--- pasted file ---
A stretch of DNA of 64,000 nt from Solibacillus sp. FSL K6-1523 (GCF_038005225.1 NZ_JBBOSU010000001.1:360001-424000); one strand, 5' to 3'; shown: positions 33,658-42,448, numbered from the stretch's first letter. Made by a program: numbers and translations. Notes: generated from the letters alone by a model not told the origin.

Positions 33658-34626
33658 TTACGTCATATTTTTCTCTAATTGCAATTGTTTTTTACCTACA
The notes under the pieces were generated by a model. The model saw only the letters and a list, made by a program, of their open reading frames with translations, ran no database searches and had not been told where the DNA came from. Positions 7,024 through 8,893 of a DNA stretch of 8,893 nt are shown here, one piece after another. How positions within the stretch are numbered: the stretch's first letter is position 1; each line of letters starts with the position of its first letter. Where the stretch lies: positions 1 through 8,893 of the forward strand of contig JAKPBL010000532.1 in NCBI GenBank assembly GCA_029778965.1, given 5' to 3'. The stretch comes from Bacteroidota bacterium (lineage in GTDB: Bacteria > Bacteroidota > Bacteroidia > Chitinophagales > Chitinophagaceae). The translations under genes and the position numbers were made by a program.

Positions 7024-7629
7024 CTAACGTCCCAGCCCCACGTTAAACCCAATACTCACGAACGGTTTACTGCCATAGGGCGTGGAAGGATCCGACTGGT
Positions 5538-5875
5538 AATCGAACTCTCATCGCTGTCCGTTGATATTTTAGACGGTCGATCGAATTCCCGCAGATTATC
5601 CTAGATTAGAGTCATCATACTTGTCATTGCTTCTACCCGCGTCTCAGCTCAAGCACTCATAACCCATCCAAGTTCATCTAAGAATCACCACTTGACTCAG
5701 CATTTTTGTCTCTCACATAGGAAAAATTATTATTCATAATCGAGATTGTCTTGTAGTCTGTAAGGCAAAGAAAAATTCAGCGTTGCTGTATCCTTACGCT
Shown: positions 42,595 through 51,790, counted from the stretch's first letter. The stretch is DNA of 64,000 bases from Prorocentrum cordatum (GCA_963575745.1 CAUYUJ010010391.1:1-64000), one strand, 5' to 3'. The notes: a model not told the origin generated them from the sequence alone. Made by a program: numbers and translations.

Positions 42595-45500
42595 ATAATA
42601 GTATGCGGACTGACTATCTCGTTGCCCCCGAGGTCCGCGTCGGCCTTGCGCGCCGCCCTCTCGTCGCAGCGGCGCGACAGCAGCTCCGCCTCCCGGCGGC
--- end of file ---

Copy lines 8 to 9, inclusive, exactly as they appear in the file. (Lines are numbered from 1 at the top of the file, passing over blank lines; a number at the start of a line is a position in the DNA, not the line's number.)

5538 AATCGAACTCTCATCGCTGTCCGTTGATATTTTAGACGGTCGATCGAATTCCCGCAGATTATC
5601 CTAGATTAGAGTCATCATACTTGTCATTGCTTCTACCCGCGTCTCAGCTCAAGCACTCATAACCCATCCAAGTTCATCTAAGAATCACCACTTGACTCAG